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I’ve spent a lifetime journaling. Of course I wanted to preserve happy and momentous occasions. But I largely reconstructed events from every which angle, seeking to understand why. Why did this befall me? Why did he, she, they treat me that way? Laying sentences like bricks to erect monuments to insult and injury, I made meticulous memorials of trauma and drama. Shrines built from it should have, or should not have happened this way or that; I should have been, or should not have been this or that. I realize, as I sit down to rebuild the latest drama with one of my daughters, that I don’t want to make an altar from our conflict. I glance at my notebooks shelved in chronological order reaching back decades. Suddenly I understand why Roger Housden burned 25 years’ worth of journals before embarking on his new life. An inventory of woe, an homage to suffering, cannot serve one’s dreams.

Hours after our drama, a writer friend offhandedly commented that in one’s imagination, one can be and do anything. In fact, as I write this, another non-coincidence shows up through a Dove chocolate:

And, a day later, I watched an IG reel on quantum entanglement: we co-create our lives through thoughts, beliefs, perspectives, and actions. These affirmations from seemingly disconnected instances are not random or disconnected. The biomachinery of existence responds to our intention and focus.

Before my daughter and I reconciled, I took an evening walk to reflect and plan for our conversation. Habit tried to drag me into the familiar construction of hurt, judgements, and ultimatums hurled, as though I needed to cobble yet another story on that narrow tower. Instead, I focused on my vision for relationship with my daughters. What would feel honoring and respectful and joyful? Clouds obscured night sky and it was quiet, breezeless. In a way, the stillness around and greyness above felt like an empty stage, a blank canvass. What will I sculpt? What will I paint? The words joy, gratitude, respect, and boundaries warbled like birdsong through me on the way home.

We entered conversation tentatively. I could feel the undertow of conflicting perspectives and unresolved feelings swirl, threatening to drown the song I had been singing. but I decided to give dreams more weight than wounds. I held fast to my vision of joy, gratitude, respect, and boundaries for our relationship.

Rather than being interred in spiral mausoleums, what I have experienced is raw material for my imagination. What a gift that is. Everything in life is sculptor's clay, painter's palette, a playwright's stage props. What can be created from such abundance? What are my dreams? For relationship? For vocation? What are my aspirations for how I spend my days, hours, and minutes? For each moment? What is my vision for the world and what is my dream role in it? What do I yearn to construct in the notebooks to come? That’s what I want to write.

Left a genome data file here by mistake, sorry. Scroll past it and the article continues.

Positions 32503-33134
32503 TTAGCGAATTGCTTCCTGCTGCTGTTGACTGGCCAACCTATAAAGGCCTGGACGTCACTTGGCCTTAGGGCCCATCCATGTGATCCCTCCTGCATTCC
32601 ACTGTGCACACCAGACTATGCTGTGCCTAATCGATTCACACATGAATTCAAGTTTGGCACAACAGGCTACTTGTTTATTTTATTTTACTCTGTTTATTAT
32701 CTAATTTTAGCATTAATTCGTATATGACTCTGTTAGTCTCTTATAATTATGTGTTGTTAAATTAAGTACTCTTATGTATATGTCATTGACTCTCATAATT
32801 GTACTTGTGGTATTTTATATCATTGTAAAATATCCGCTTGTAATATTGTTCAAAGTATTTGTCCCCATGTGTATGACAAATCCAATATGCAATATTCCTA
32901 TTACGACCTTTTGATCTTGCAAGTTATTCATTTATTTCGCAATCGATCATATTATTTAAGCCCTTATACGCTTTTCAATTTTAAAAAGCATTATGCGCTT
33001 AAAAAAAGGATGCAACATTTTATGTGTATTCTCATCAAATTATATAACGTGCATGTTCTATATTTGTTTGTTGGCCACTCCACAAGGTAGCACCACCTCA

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The prayer is thank you. If we understand our life as our guru, then whatever comes to us is for our evolution, emancipation, and empowerment. What interferes with that posture, that paradigm, is judgement. The perception that X circumstance, Y person or Z event is tragic, harmful, toxic, wrong, shameful, embarrassing, etc., eclipses revering our life as guru, eclipses gratitude. Judgement rains down as shoulda, woulda, coulda. Comes like a hailstorm of critique, comparison, and complaint. Judgement also keeps us in the pain of a situation because it imprisons and disempowers us. Our emancipation and peace are on the other side of that because our life is always inviting us to discover—to access—more power, deeper response-ability, wider options within. To choose gratitude in the face of what comes is both brave and vulnerable. Whatever it is, we have the opportunity to raise our consciousness, to evolve, through it. In this way we also contribute to the raising and evolving of the collective consciousness. Gratitude is our portal to empowerment and emancipation.

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Yes, leave the leaves for birds, bees and other insects. Yes, leave the leaves for soil health. Yes, leave the leaves because they'll support new plant growth.

But let's also leave the leaves for ourselves.

Earth is showing us, showering us, giving us abundance. Always. Why rake that abundance away? Why scour, shove and smash abundance into bags to be discarded? Why partake in rituals that insist on scarcity? Why deny what is generously given?

Even if we don't understand it, even if it seems messy. Maybe instead, be grateful for the exuberant colorful messiness. I suspect this could invite abundance into the parched places in our lives that have become too accustomed to scarcity. How might leaving the leaves provide shelter, nourishment and support for the us that longs to be drenched with the sweet smell of leaves, the kaleidoscopic autumnal palette, the splendorous heaven underfoot and all around?

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dissolving distances between self & other 
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